The hit show's departing showrunner is coming to Melbourne
Late last year, when Time Out was chatting by phone to The Walking Dead showrunner Glen Mazzara, little did we realise that Mazzara was himself, like so many of his cast members, dearly departed yet still moving around. Only days afterwards, AMC announced that due to creative differences the co-executive producer was stepping down after two years at the helm of the post-apocalyptic zombie drama, which has garnered record-breaking ratings in the US under his stewardship.
Oblivious to these behind-the-scenes dramas, we were speaking to Mazzara about his forthcoming visit to Australia to address the inaugural Television Writers’ Studio (TWS) event. The conference is designed to tap the experience of leading international TV professionals and lift the standards of Australian TV, with sessions also open to the public. Mazzara will give a presentation on the “showrunner” model of production (where the producer is also a writer), common to quality US productions.
“The showrunner is in charge of the programme creatively,” explains Mazzara, “writing a lot of the material and making sure the actors and the crew are supportive of the overall vision, but also responsible for the budget, the schedule and the day-to-day running of the show.”
While the Hollywood movie industry has descended into repetition and conservatism, American TV is in a golden age where the writer is king, thanks to the showrunner model. “The model developed back in the ’80s on shows like Hill Street Blues, which was so influential on TV drama. All of a sudden it started to feel real. When you have a show that is taking chances you really do want to have a singular voice to make sure everybody is pulling in the same direction. Otherwise you have a show that is written by a committee, and viewers can tell.”
Mazzara started his career as a hospital administrator in New York City, while pursuing a masters in English. He wrote spec scripts for Buffy and ER as calling cards and got his first break writing for Nash Bridges. He went on to write and produce The Shield among other shows before joining The Walking Dead in its first season, taking over as showrunner from Frank Darabont for season two.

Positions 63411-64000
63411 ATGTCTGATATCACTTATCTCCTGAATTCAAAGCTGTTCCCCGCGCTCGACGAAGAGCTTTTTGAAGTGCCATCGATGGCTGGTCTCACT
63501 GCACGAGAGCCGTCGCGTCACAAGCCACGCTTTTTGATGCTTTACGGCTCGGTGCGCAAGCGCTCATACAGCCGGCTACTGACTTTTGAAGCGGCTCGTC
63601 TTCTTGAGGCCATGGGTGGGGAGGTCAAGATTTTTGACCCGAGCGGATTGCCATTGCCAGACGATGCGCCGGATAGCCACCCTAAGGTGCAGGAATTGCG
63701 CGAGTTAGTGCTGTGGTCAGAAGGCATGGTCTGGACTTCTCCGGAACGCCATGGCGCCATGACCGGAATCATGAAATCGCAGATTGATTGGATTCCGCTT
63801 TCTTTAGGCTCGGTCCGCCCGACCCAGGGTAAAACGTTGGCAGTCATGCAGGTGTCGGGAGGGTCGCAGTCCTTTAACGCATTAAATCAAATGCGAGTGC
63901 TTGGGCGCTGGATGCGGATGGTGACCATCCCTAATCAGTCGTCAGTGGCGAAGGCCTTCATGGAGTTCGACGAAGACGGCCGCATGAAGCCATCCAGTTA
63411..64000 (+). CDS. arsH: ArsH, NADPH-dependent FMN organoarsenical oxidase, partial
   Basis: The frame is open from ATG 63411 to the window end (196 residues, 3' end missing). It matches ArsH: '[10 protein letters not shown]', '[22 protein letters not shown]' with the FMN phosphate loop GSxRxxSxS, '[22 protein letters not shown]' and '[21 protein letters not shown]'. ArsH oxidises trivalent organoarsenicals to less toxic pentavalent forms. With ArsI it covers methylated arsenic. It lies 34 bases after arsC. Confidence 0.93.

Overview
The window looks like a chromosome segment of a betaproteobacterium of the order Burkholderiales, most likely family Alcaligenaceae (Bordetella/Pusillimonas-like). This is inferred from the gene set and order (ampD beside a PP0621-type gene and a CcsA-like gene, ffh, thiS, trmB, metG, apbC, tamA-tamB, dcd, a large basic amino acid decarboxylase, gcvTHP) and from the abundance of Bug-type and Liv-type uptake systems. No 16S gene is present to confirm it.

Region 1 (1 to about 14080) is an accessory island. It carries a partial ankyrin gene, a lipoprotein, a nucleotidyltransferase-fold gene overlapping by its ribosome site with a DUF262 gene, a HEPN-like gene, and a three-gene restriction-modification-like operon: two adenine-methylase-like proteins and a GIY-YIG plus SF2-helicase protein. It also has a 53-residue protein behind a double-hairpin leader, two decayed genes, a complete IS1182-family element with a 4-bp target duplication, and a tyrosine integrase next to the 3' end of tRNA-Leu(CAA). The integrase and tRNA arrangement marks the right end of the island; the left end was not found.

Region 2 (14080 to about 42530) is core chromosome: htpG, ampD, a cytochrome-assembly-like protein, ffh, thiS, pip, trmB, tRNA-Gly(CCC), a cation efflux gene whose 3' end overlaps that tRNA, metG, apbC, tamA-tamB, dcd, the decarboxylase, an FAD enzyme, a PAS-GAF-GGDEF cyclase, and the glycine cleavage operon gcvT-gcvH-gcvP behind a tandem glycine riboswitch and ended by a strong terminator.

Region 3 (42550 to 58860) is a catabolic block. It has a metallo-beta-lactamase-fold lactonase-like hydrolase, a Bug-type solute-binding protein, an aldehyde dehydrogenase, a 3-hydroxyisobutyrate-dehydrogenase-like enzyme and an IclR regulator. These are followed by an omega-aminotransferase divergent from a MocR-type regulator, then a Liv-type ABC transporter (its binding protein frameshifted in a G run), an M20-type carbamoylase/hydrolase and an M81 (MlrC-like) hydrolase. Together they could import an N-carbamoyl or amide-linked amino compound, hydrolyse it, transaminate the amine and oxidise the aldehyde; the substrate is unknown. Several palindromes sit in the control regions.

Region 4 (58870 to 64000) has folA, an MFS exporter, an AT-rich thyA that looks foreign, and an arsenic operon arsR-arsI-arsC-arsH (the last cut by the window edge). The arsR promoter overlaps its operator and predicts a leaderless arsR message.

Mazzara has a few rules about the collaborative process of writing for TV. “It’s very easy to say ‘I don’t like that or ‘this doesn’t work’. Offer a solution! I’m careful to set a tone of respect for writers and producers. It’s all about offering yourself up to the greater story, it’s not about ego.”
When it comes to The Walking Dead, Mazzara says he has adhered to three main principles as showrunner. “My number one rule is it has to be scary. Two, I’m very interested in keeping the show real and showing the effects of trauma on these characters. And finally the show can never be cruel or mean-spirited to the characters. If the show becomes too bleak and these people are fighting for a life that is not worth living, then I think it’s time to pack it in.”
Whether or not the fourth season adheres to these principles remains to be seen. Meanwhile the creator of The Walking Dead comic book, Robert Kirkman, has come under heavy criticism for clashing with successive showrunners. The Huffington Post even went so far as to suggest that the AMC network doesn’t care much for the showrunner model after all, given similar turmoil on its shows Mad Men, Hell on Wheels and Breaking Bad. As they say in TV-land: stay tuned.